The Side Project ProphecyJanuary 17, 2022
The side project prophecy: the more you talk about building your side project, the less likely you are to ship it. — me, I guess
If you're like me, you've found yourself in a situation where you were so excited to pursue a new goal, start a new side project, or explore a new hobby, that you just couldn't wait to tell the world. So you tweet about it, get a flood of positive encouragement, and then...whoosh, suddenly the motivation has evaporated, another domain name laid to rest in the graveyard of side projects.
Experts have been pointing out this phenomenon for years:
Researchers concluded that telling people what you want to achieve creates a premature sense of completeness. While you feel a sense of pride in letting people know what you intend to do, that pride doesn't motivate you and can in fact hurt you later on. (source)
Researchers concluded that when someone notices your identity goal, that social recognition is a reward that may cause you to reduce your efforts. (source)
While it’s natural for the people you love to praise you after you announce an intention, this study suggests that when someone praises you for an inherent trait that you have little to no control over, it isn’t very helpful. Further, in some cases, it may be less motivating than receiving no praise at all, particularly after you experience failure. (source)
When you tell someone about your next big idea, the mental process of visualizing future success convinces your unconscious mind that it’s already happened. It doesn’t fill your body with pre-victory anxiety… It fills it with post-win celebration! (source)
This has happened to me enough times that I needed to understand why I'm sometimes able to successfully balance the building and the sharing, and sometimes the motivation disappears the moment I click tweet.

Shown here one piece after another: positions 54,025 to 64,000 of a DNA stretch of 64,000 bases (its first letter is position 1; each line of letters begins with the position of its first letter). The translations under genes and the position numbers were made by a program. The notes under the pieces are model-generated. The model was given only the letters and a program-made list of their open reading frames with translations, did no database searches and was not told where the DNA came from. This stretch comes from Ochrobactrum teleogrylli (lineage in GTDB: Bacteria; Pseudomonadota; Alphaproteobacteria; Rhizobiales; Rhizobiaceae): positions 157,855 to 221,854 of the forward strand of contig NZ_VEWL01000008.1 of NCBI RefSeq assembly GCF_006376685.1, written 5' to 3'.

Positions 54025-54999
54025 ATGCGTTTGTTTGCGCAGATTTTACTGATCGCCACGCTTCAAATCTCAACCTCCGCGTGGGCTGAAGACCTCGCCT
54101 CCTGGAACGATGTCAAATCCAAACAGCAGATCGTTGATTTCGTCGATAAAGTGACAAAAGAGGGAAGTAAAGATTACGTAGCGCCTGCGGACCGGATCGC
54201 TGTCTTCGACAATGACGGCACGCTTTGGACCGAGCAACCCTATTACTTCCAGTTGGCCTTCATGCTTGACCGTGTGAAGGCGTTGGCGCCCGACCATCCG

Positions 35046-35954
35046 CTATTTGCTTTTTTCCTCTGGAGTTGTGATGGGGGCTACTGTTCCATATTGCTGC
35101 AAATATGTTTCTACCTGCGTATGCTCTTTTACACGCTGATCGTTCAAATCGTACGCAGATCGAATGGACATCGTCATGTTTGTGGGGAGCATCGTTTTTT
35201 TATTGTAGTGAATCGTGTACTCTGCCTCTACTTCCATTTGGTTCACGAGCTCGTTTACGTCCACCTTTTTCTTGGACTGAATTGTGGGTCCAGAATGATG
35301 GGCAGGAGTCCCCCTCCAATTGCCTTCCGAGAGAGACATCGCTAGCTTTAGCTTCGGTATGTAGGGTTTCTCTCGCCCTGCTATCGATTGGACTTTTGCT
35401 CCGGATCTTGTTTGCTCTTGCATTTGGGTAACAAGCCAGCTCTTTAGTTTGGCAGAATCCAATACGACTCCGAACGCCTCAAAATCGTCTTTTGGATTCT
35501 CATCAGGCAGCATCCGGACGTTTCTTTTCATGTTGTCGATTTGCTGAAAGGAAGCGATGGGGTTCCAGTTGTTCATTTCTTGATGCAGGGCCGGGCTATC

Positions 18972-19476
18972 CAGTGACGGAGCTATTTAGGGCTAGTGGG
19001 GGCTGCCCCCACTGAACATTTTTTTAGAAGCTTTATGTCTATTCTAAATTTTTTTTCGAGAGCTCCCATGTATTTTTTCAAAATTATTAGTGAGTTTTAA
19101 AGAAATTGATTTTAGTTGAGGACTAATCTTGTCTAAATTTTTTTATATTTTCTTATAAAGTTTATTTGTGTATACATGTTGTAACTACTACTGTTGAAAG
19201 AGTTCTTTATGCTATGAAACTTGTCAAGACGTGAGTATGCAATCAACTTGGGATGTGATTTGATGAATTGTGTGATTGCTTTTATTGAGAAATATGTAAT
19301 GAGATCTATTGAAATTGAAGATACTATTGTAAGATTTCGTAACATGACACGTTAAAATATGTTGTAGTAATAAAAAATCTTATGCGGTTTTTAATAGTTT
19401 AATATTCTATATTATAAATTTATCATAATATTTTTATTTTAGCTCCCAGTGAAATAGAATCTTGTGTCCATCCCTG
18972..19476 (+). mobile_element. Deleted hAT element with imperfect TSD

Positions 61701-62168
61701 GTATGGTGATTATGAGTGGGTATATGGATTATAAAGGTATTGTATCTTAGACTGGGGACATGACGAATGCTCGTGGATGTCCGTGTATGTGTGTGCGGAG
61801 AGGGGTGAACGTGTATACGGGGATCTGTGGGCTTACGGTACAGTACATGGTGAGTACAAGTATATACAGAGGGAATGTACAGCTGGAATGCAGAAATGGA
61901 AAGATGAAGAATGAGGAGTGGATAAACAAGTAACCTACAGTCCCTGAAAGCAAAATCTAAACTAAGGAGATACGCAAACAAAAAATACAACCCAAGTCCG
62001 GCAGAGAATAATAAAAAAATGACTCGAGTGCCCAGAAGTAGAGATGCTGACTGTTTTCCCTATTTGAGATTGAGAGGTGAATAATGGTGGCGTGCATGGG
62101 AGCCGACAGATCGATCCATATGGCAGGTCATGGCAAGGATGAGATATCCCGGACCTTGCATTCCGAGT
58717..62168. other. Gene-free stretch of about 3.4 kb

1. Only tell people whose opinions you value
While doing some reading into the psychology of motivation for this post, I discovered a subtle nuance in how to talk about an emerging goal or project: it's okay to tell people about your goals and ambitions, as long you tell someone whose opinion you actually care about.
Contrary to what you may have heard, in most cases you get more benefit from sharing your goal than if you don’t – as long as you share it with someone whose opinion you value... (source)
Researchers say that sharing your goal with a higher-up does more than keep you accountable, it also makes you more motivated, simply because you care what this person thinks of you. For example, telling a mentor or manager about your hopes to get promoted could light a fire under you more than, say, a peer or friend. (source)
Many times I've told mentors and close friends about project ideas, only to have them fade away into nothingness. But hey, the experts say that this tactic can help, so it might be worth a try!
2. Build, then tweet
This is the key tactic to sharing and shipping that has helped me successfully ship projects in the past. If I tweet about something before doing any real work, the motivation quickly dies after telling the world.
But if I slightly invert things, and get just the smallest unit of work done before sharing, I find that the social feedback is a motivation multiplier.
It's the difference between hearing "Looks awesome!" and "What if it could do X? Have you tried Y? How can I sign up?" One of these things feels good in the moment, but is ultimately meaningless, while the other starts a conversation and builds creative momentum.
So what does building mean in this context? It's probably different for every person and project. A few things that come to mind, in ranked order of "work-ness":
- Decide on a name
- Design a logo
- Design a mockup in Figma
- Build a landing page
- Set up an email capture or newsletter
- Write a draft (for a blog post)
- Write code
Whatever the work is for your project, it should create some kind of artifact that you can point to, iterate upon, or ship on its own. Buying a domain name doesn't count!
So instead of this:
Tweet → Build → Tweet → Build → ...
Build → Tweet → Build → Tweet → ...
Here are a few examples of times this has worked well for me in the past:
- When starting Design Details, we recorded five interviews before the first one was ever published. This gave us a good buffer time to get feedback from listeners and schedule the next set of guests.
- When kicking off Staff Design, I shipped a landing page with an email form before tweeting about the project. I also had my first interview already scheduled on the calendar.
- When writing the post about how my website works, I had already written ~2,000 words before tweeting about the post idea.
Build a little bit first, then share.
I believe in "working with the garage door up," but I'm also painfully aware of how the practice puts me in the position of getting too much positive feedback too early. With the two tricks above, however, it's possible to avoid fulfilling the Side Project Prophecy.